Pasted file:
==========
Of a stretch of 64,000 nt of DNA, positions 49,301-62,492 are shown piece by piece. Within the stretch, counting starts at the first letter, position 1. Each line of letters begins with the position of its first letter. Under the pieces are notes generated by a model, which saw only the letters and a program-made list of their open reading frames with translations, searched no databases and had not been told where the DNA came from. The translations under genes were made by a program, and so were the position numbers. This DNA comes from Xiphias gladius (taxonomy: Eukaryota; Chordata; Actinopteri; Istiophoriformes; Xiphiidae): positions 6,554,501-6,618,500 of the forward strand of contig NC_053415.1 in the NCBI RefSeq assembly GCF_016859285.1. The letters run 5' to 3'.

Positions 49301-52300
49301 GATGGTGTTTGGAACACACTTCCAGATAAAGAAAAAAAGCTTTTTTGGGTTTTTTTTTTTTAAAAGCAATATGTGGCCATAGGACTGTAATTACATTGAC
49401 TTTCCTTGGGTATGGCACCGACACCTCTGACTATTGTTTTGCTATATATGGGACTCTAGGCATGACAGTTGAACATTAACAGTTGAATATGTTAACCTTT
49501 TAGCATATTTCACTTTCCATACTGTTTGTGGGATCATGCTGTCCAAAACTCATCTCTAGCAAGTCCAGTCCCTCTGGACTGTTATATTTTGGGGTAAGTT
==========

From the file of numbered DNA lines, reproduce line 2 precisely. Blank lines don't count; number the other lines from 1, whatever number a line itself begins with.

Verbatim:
Positions 49301-52300